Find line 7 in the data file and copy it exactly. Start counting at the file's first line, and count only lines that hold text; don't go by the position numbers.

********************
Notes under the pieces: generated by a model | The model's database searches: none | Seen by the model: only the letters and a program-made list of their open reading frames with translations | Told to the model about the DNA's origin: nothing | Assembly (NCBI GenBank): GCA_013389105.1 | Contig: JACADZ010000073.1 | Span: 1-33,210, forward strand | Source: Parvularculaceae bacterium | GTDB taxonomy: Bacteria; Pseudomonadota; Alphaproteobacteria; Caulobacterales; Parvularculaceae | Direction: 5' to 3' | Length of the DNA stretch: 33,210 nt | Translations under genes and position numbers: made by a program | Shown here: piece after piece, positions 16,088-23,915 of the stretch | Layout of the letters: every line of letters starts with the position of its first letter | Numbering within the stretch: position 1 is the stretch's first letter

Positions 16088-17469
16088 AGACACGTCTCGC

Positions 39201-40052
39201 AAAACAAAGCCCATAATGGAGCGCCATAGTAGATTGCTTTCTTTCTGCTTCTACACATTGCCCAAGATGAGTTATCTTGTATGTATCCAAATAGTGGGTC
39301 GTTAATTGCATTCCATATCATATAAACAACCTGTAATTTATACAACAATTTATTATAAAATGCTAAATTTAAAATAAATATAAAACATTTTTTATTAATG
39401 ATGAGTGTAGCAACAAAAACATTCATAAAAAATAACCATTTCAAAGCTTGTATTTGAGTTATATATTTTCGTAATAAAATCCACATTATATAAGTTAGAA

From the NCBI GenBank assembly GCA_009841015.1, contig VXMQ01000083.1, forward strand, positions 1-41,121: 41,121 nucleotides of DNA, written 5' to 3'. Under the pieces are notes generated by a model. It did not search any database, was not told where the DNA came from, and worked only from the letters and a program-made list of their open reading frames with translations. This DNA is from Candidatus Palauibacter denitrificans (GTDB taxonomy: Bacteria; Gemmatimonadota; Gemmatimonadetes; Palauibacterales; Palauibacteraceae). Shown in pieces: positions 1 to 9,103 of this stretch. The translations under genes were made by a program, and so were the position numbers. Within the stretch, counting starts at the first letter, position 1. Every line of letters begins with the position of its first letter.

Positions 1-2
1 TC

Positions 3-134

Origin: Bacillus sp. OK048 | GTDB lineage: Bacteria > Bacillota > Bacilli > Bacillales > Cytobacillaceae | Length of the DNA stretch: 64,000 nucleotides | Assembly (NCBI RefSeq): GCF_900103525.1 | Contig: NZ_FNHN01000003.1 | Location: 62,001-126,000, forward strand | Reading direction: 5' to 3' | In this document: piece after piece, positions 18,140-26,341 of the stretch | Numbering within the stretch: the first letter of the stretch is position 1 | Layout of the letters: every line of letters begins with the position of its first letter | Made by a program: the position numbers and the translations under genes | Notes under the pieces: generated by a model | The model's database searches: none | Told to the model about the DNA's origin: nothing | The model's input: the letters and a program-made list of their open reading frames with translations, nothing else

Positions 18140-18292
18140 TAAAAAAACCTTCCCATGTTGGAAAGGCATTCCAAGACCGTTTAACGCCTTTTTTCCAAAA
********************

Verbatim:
39401 ATGAGTGTAGCAACAAAAACATTCATAAAAAATAACCATTTCAAAGCTTGTATTTGAGTTATATATTTTCGTAATAAAATCCACATTATATAAGTTAGAA